Creating a table for your KB article
This document outlines a procedure for generating an html version of a preexisting table, using contact information as an example.
IMPORTANT: If you find this document too complicated, don't despair! The Word2CleanHtml tool can handle tables too! Especially if the table is already formatted for print or web, that is probably the way to go. However this procedure might still be helpful for some cases.
Although the table creator and editor in the KnowledgeBase WYSIWYG editor is more versatile and robust than many html table creation tools, it does not facilitate pasting of more than one cell at a time, so if your preexisting table would be unwieldy to recreate, you should consier other solutions. Depending on the table, a solution could be to upload it as a .xls file or PDF. However, if you want your information to be visible, searchable and editable directly in the KB, follow the procedure below.
This procedure was used to create docs Communications and Connections: Who to Call, Graduate School (by first name) and Communications and Connections: Who to Call in the Graduate School (by Function), which contain contact information, using the free tool Tableizer.
If your information is in an unusual format, like a Microsoft Word (or other word processor) table, or tab-separated text, first paste it into a Microsoft Excel spreadsheet. Make any necessary changes now.
If you want the final cells in your table to contain html code, like a link, create this code now. If you need to create many different links of the same type, Excel formulas can be very helpful.
For example, the following formula will turn an email address (in this case, in cell E118) into an email link:
A variation on this formula will return a blank cell if cell E9 is empty but an email link if cell E9 contains an email address:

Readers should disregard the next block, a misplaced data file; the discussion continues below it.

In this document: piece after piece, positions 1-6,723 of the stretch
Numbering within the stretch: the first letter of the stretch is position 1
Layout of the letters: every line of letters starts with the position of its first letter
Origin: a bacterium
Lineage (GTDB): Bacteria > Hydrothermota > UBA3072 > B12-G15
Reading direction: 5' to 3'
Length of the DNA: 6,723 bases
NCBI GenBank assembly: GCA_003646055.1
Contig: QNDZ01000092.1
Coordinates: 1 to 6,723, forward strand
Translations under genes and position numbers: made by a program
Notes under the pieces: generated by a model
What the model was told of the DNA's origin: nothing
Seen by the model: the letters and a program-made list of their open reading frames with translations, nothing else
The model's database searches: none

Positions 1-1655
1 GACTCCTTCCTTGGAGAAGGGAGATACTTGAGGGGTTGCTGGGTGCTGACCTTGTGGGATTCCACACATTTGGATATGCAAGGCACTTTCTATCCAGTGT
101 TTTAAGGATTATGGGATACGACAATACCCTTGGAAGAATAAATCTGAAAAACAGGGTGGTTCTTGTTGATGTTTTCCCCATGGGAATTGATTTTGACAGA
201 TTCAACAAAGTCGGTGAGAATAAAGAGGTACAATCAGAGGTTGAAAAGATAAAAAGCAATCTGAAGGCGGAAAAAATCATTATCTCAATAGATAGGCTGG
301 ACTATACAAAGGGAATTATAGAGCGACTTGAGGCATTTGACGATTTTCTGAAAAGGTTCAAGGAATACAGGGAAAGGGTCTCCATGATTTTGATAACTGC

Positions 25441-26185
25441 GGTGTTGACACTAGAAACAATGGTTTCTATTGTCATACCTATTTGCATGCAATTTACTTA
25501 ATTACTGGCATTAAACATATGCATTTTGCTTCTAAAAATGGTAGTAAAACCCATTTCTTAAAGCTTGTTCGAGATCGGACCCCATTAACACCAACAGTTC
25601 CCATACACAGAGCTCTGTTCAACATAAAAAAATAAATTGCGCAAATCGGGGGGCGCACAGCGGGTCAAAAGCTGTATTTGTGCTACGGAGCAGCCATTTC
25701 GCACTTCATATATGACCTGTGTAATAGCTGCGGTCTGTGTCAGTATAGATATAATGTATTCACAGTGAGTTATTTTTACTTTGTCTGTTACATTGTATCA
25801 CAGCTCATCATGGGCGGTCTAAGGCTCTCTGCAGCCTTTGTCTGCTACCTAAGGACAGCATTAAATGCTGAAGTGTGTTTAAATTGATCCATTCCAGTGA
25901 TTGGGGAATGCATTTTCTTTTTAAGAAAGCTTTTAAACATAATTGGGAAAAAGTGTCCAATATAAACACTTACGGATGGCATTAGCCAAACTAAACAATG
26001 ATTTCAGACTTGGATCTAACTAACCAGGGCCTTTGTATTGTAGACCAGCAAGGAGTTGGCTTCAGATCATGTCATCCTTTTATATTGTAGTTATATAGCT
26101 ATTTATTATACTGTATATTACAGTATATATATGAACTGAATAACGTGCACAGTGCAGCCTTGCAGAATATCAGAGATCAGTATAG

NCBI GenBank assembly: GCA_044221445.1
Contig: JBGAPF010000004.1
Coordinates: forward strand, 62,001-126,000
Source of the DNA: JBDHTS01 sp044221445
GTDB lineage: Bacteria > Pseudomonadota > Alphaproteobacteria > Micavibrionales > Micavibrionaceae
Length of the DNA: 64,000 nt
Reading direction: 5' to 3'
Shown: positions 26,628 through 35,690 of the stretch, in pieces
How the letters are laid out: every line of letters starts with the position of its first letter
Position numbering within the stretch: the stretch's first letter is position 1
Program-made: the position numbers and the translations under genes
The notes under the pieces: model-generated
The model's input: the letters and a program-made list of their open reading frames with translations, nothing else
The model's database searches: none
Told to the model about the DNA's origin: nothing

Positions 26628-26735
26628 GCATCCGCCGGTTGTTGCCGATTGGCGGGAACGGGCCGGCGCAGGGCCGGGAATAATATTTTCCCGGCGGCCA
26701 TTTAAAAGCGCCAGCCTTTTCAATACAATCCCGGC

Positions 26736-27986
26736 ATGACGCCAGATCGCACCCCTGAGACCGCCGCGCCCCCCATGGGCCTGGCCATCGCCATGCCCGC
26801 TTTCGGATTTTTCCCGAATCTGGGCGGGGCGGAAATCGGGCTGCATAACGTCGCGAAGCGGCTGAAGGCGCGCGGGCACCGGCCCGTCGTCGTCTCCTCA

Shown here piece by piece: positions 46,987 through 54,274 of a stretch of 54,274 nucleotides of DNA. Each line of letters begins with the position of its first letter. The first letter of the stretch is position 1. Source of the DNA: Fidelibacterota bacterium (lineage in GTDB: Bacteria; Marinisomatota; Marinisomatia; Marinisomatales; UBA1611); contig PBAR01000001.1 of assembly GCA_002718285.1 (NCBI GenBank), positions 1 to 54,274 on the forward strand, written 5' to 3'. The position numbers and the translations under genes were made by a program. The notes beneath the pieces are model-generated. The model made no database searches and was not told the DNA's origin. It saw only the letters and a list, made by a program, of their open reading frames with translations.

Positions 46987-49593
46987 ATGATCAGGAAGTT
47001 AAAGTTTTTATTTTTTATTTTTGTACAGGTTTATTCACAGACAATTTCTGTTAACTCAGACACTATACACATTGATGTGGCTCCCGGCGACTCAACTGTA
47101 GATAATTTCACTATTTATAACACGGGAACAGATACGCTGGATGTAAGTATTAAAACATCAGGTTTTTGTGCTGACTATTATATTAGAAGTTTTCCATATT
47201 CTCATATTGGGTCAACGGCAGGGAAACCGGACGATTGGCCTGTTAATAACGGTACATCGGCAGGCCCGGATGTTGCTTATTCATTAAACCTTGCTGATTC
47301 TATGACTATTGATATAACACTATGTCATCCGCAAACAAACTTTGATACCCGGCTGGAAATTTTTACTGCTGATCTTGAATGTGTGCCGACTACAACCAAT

In this example table, we have names and email addresses for Bucky Badger and Joe Student:
Creating a formula in column E to create html code based on column C:
All links generated:
The final step is to create a copy of the table with the html code in the "email" column. First, copy the entire original table. Next, copy the replacement column, then paste it into the new table: Right click, then go to Paste Special > Paste Values > Values & Source Formatting.
Your table should now look something like this:
Once your data and html code are ready to go, open Tableizer in your web browser. Copy and paste your data, check "No CSS Styles," then click, "Tableize It!"
The code should look something like this (but may be much longer):
<table class="tableizer-table"> <tbody><tr class="tableizer-firstrow"><th>Firstname</th> <th>Lastname</th> <th>email</th> </tr> <tr><td>Bucky</td><td>Badger</td><td><a href="mailto:email@example.com">firstname.lastname@example.org</a></td></tr> <tr><td>Joe</td><td>Student</td><td><a href="mailto:email@example.com">firstname.lastname@example.org</a></td></tr> </tbody></table></a>
The example code will give this table, with all the information of the original table as well as html hyperlinks: